Gemma Chan ("Mia Bennett")


We talk to actress Gemma Chan about surviving The Waters of Mars... 

[Published in Doctor Who DVD Files #55 (GE Fabbri, ) pp.  15-6. Posted here by kind permission of the team at Eaglemoss. NB This is the version as delivered by me, rather than the edited, tidied version published.]

Hi Gemma. Tell us about your character, Mia Bennett.
Mia is one of the youngest members of the Bowie Base crew. She's very smart and cares about the people she works with. She's a fighter, too. Despite everything going wrong, despite it being scary and how much she gets upset, she never gives up.

Mia's biography flashes up on screen at one point – and she's American.
She has quite an international background – I think she's half-American but her mum is from Hong Kong. Mia grew up in England so she has an English accent.

Did they discuss the accent with you?
I used my own accent when we went for the first reading and that's what they wanted. It was about getting the right mix between us. They had another American character – Roman, played by Michael Goldsmith.

A deleted scene reveals you and Yuri (played by Aleksander Mikic) were having a secret affair.
Yes, we were! They didn't keep it in for the final edit but there was a whole story with me and Yuri. We'd been having this 'secret' relationship, but we don't know that everyone knew about it. When the Doctor first arrives on the base and we're introduced, he immediately clocks what's happening. Adelaide is the only who doesn't know and she tells us off. That is the back-story of our characters – we've fallen in love so we're in peril together.

It's quite a scary episode. What's the trick to acting scary?
The director, Graeme Harper, would say to us before a take, 'Remember what is happening – you've lost this person you worked and lived with. And it's not just being scared for yourselves but the potential that this thing could get back to Earth.' There's the enormity of that. But it's not just us being scared – so is the Doctor! You see him torn and vulnerable and scared. He doesn't know what to do. And that's scary for the viewer.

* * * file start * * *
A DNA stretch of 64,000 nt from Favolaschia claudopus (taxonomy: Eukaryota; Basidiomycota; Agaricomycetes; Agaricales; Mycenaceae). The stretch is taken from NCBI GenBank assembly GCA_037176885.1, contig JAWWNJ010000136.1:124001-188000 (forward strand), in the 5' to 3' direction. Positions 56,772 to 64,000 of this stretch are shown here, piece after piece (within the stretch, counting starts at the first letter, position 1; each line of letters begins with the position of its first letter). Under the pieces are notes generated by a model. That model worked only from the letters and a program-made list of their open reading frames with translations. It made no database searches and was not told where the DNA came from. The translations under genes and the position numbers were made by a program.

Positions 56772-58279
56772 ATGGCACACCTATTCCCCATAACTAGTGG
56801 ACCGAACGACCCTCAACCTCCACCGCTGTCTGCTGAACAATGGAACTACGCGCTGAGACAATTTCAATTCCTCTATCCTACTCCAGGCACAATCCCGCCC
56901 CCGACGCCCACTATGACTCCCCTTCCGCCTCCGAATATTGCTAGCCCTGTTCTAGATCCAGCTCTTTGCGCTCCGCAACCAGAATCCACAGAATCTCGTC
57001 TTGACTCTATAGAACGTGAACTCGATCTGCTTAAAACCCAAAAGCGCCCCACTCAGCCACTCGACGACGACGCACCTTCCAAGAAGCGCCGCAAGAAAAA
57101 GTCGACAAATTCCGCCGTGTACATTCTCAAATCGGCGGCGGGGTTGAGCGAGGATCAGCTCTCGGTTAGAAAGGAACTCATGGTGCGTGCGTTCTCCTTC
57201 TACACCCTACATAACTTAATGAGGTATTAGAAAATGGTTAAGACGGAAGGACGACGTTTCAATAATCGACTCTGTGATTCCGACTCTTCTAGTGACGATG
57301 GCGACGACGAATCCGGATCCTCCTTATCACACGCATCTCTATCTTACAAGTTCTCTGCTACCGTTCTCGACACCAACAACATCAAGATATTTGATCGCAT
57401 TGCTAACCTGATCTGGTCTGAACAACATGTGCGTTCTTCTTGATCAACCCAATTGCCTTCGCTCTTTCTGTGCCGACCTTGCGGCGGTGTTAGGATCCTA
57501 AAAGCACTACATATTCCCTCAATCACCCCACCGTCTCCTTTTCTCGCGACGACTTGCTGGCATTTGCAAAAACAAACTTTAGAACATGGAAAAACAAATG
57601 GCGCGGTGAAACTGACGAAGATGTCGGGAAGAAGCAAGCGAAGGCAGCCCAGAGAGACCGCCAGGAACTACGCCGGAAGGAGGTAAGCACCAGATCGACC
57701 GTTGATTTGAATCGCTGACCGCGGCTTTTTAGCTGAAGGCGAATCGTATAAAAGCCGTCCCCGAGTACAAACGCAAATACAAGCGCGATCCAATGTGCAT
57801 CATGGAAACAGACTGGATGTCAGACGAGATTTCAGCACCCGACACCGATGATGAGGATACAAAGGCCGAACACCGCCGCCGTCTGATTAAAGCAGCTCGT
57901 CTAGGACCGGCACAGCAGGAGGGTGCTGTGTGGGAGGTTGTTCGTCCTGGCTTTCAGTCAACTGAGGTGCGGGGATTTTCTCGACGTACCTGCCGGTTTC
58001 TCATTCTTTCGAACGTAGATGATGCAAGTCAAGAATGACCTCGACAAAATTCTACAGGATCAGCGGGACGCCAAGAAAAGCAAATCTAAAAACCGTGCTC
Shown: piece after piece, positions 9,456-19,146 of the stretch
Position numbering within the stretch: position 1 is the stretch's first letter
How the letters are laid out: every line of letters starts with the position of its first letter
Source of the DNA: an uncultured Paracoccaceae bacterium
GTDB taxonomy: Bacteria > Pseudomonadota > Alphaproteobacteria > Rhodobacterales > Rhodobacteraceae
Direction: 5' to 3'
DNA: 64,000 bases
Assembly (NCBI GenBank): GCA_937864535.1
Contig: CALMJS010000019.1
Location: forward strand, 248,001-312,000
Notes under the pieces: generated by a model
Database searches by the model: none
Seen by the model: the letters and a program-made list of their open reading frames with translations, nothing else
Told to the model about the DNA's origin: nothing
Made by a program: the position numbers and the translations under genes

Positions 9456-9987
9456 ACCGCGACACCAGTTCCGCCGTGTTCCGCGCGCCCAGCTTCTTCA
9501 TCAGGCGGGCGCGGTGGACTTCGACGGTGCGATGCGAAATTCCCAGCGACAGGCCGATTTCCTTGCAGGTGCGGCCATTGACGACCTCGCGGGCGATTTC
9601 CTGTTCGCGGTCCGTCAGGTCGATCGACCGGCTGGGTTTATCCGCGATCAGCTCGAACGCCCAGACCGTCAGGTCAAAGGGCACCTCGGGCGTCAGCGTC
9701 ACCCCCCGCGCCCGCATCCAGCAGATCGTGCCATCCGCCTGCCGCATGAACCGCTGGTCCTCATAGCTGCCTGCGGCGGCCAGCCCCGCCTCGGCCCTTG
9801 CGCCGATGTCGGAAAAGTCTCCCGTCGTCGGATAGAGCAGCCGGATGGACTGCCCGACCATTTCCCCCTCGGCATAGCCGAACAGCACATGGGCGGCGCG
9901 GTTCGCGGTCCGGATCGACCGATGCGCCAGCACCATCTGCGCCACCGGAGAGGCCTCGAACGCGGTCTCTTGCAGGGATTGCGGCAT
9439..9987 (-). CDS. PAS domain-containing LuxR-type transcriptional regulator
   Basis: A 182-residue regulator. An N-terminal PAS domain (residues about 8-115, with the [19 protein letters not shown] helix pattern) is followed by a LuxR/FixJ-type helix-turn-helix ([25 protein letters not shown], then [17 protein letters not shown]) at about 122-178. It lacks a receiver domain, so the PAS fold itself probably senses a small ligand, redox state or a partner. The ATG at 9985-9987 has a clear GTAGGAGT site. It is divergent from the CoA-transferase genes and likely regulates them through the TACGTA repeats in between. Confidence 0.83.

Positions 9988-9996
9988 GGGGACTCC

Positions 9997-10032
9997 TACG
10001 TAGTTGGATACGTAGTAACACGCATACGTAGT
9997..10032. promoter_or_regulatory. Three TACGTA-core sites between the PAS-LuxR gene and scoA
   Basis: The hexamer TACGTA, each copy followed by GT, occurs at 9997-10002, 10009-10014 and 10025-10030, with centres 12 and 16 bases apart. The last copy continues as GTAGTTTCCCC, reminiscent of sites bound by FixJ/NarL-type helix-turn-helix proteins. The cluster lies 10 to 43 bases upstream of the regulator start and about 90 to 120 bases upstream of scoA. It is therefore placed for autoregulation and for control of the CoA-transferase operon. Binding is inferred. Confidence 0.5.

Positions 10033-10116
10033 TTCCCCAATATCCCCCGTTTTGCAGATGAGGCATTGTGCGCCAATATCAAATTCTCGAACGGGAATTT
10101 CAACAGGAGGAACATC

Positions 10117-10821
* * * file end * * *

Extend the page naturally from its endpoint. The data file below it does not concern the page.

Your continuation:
What was David Tennant like?
David was lovely from the first time we met him at the read-through. He just gave it 110 per cent. At the read-through you're thinking, 'How much should I be going for it? Should I be screaming?' And he just absolutely went for it. That gave the rest of us the cue to go for it as well. He relished that these were his last few episodes and got into it more! He was very enthusiastic and a very nice guy.

As Captain Adelaide Brooke, Lindsay Duncan brought a touch of class to the story, didn't she?
Yes she did. Lindsay was lovely, too. As the captain, she really had gravitas and authority. We'd all go back to our hotel each evening, after being soaked or blown up, or setting the base on fire, and she'd joke about what state we'd be in by the end of the week!

Did that mean it was wet and cold making the story?
It was okay at first. We tried to shoot it mostly in chronological order because the set was destroyed bit-by-bit. That was quite unusual. But then there were the unfortunate characters who got turned into water monsters. They had to be constantly wet – and we filmed it in February so it was very cold for them! Luckily for me, my character doesn't get wet so I got off quite lightly.

Actors often hanker for a really good death scene. Is it good you survived or would you have liked a cool death?
(LAUGHS) Oh, I don't know! A cool death scene would have been a lot of fun, but on the other hand Yuri and I got to ride in the TARDIS. I was much happier about that. Very few lucky people get to ride in the TARDIS. I was honoured.

So you and Yuri live happily ever after?
Yes, we do. You see a newspaper clipping of us, telling our story. It's such a dark episode – everyone else except us two and the Doctor has died. But we have a happy ending.

How do you feel about the Doctor calling you and Yuri 'little people'?
(LAUGHS) Oh, it's not that bad. And that's not the Doctor's true character, that's a moment of arrogance, of madness. It's not what he really thinks of people. And Adelaide puts him in his place.

Did the Doctor break the laws of time by saving you and Yuri?
Hmm... I think there are arguments either way. It's that paradox of changing the course of time and what the consequences are. That's very interesting. I don't think we'll ever really resolve that – having not invented time travel yet!

Didn't you do a law degree before you became an actor?
Yes, I did.

So would you defend the Doctor if this goes to court?
(LAUGHS) I'd be happy to defend him.